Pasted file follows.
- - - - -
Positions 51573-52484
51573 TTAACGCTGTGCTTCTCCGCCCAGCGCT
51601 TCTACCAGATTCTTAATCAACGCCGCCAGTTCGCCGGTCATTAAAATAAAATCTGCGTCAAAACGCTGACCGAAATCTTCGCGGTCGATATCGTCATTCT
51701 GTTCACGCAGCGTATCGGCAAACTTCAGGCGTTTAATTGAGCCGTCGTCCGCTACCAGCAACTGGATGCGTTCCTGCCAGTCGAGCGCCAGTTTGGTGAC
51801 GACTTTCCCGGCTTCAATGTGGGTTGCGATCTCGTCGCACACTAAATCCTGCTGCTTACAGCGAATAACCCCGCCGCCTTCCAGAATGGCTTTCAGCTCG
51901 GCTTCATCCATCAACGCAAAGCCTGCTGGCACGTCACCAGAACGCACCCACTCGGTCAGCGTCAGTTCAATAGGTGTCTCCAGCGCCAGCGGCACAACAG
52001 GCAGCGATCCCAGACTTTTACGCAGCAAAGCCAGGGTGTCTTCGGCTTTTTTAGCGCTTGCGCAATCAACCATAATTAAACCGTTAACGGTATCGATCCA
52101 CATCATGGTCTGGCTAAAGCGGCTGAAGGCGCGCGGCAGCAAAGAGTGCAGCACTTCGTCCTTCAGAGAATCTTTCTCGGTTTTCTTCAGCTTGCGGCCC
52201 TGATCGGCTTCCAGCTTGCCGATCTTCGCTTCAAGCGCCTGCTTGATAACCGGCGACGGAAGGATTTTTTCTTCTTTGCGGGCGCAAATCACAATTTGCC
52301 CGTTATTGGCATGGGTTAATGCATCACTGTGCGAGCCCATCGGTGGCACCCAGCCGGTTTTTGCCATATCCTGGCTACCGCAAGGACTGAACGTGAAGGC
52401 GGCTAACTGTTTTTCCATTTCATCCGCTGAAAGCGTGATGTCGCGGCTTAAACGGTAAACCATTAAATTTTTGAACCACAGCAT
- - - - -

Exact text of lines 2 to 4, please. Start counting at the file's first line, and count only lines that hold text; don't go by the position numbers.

51573 TTAACGCTGTGCTTCTCCGCCCAGCGCT
51601 TCTACCAGATTCTTAATCAACGCCGCCAGTTCGCCGGTCATTAAAATAAAATCTGCGTCAAAACGCTGACCGAAATCTTCGCGGTCGATATCGTCATTCT
51701 GTTCACGCAGCGTATCGGCAAACTTCAGGCGTTTAATTGAGCCGTCGTCCGCTACCAGCAACTGGATGCGTTCCTGCCAGTCGAGCGCCAGTTTGGTGAC